4. Basic Shapes

Add the final level 1 section.

4.1. Supported Shapes

Add the final level 1 section, with the following integrated.

path() = path( [<fill-rule>,]? <string> )
  • <fill-rule> - The filling rule used to determine the interior of the path. See fill-rule property in SVG for details. Possible values are nonzero or evenodd. Default value when omitted is nonzero.
  • The represents an SVG Path data string. The path data string must be conform to the grammar and parsing rules of SVG 1.1. The initial position is defined by the first “move to” argument in the path string. For the initial direction follow SVG 1.1.
Issue-16448

Should we revisit the decision to not allow SVG path syntax in the shape-inside, shape-outside properties

5. Referencing SVG shapes

An SVG shape can be referenced using the url() syntax. The shape can be any of the SVG basic shapes or a path element.

results of referencing SVG shapes
<style>
div {
	height: 400px;
	width: 400px;
}
.in-a-circle {
	shape-outside: url(#circle_shape);
}

.in-a-path {
	shape-outside: url(#path-shape);
}

</style>

<svg ...>
<circle id="circle_shape" cx="50%" cy="50%" r="50%" />
<path id="path-shape" d="M 100 100 L 300 100 L 200 300 z" />
</svg>

<div class="around-a-circle">...</div>
<div class="around-a-path">...</div>

6. Shapes from Image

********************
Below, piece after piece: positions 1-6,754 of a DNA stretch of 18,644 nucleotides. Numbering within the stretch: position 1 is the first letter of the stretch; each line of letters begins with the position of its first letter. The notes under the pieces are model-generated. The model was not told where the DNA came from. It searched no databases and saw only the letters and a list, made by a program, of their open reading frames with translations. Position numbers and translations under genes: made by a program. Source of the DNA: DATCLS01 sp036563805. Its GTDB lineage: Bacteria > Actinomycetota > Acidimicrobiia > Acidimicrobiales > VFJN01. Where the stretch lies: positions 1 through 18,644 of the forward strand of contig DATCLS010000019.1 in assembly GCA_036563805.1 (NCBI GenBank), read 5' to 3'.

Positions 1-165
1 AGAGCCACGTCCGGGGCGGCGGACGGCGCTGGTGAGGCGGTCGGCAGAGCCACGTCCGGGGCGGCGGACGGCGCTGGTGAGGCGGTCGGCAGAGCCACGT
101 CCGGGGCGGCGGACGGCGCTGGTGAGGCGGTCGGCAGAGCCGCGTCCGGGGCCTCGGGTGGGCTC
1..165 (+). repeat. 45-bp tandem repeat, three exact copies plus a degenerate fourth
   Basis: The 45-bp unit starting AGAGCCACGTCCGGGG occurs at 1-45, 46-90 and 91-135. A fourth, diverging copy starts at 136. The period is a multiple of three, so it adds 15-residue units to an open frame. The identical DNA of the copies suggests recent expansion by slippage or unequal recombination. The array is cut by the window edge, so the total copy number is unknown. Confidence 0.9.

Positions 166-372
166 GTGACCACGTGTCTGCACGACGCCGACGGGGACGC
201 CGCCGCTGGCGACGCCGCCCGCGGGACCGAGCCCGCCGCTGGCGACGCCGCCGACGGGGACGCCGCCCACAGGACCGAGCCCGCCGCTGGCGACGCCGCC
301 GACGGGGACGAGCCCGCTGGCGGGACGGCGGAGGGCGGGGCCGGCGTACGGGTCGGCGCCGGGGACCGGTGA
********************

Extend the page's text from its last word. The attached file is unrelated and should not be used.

Add the final level 1 section.

One suggestion is to define a shape based on an element’s rendered content. This could have security implications.

Another suggestion is to add something to an image() function that determines the relevant pixels to use (both for defining a shape and for display).

7. Shapes from Box Values

Add the final level 1 section.

8. Declaring Shapes

A shape can be declared with the shape-outside property, with possible modifications from the shape-margin property. The shape defined by the shape-outside and shape-margin properties changes the geometry of a float element’s float area and an exclusion element’s exclusion area.

A shape can be declared with the shape-inside property, with possible modifications from the shape-padding property. The shape defined by the shape-inside and shape-padding properties defines an exclusion area that contributes to the element’s wrapping context. The shape-inside property applies to all block-level elements.

The red box illustrates an exclusion element’s content box, which is unmodified and subject to normal CSS positioning (here absolute positioning).

<style type="text/css">
.exclusion  {
    wrap-flow: both;
    position: absolute;
    top: 25%;
    left: 25%;
    width: 50%;
    height: 50%;
    shape-outside: circle(50% at 50% 50%);
    border: 1px solid red;
}
</style>

<div style=”position: relative;”>
<div class=”exclusion”></div>
Lorem ipsum dolor sit amet...
</div>

Example rendering of circle shape and box model.

8.1. The shape-outside Property

Add the final level 1 section with the change that shape-outside applies to block-level elements and has an effect if the element is an exclusion.

8.2. The shape-inside Property

The shape-inside property adds one or more exclusion areas to the element’s wrapping context. This modifies the normal rectangular shape of the content area to a possibly non-rectangular wrapping area. The exclusion areas are defined by subtracting the shape from the element’s content area. Any part of the shape outside the element’s content area has no effect.